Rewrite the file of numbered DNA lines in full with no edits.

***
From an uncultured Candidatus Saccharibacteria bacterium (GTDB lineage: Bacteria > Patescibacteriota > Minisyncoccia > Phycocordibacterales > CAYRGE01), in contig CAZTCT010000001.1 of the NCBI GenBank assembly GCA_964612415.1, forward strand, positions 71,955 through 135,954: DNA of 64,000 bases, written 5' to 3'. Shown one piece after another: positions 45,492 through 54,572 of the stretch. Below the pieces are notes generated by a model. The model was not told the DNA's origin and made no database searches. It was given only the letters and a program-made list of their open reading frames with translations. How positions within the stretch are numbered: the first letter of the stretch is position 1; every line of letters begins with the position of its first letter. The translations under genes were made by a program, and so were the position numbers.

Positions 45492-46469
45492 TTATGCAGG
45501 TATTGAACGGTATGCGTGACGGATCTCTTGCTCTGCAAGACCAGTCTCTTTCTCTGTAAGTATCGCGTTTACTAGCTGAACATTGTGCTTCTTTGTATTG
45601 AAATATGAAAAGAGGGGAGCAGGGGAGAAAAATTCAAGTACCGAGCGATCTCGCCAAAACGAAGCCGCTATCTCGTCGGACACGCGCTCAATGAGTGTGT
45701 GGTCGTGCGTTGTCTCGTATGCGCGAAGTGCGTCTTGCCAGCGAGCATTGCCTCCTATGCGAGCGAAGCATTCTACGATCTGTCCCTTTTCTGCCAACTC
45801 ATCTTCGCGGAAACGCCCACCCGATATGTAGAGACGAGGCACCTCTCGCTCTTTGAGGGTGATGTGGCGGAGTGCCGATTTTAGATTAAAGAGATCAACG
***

From an uncultured Candidatus Saccharibacteria bacterium (GTDB lineage: Bacteria > Patescibacteriota > Minisyncoccia > Phycocordibacterales > CAYRGE01), in contig CAZTCT010000001.1 of the NCBI GenBank assembly GCA_964612415.1, forward strand, positions 71,955 through 135,954: DNA of 64,000 bases, written 5' to 3'. Shown one piece after another: positions 45,492 through 54,572 of the stretch. Below the pieces are notes generated by a model. The model was not told the DNA's origin and made no database searches. It was given only the letters and a program-made list of their open reading frames with translations. How positions within the stretch are numbered: the first letter of the stretch is position 1; every line of letters begins with the position of its first letter. The translations under genes were made by a program, and so were the position numbers.

Positions 45492-46469
45492 TTATGCAGG
45501 TATTGAACGGTATGCGTGACGGATCTCTTGCTCTGCAAGACCAGTCTCTTTCTCTGTAAGTATCGCGTTTACTAGCTGAACATTGTGCTTCTTTGTATTG
45601 AAATATGAAAAGAGGGGAGCAGGGGAGAAAAATTCAAGTACCGAGCGATCTCGCCAAAACGAAGCCGCTATCTCGTCGGACACGCGCTCAATGAGTGTGT
45701 GGTCGTGCGTTGTCTCGTATGCGCGAAGTGCGTCTTGCCAGCGAGCATTGCCTCCTATGCGAGCGAAGCATTCTACGATCTGTCCCTTTTCTGCCAACTC
45801 ATCTTCGCGGAAACGCCCACCCGATATGTAGAGACGAGGCACCTCTCGCTCTTTGAGGGTGATGTGGCGGAGTGCCGATTTTAGATTAAAGAGATCAACG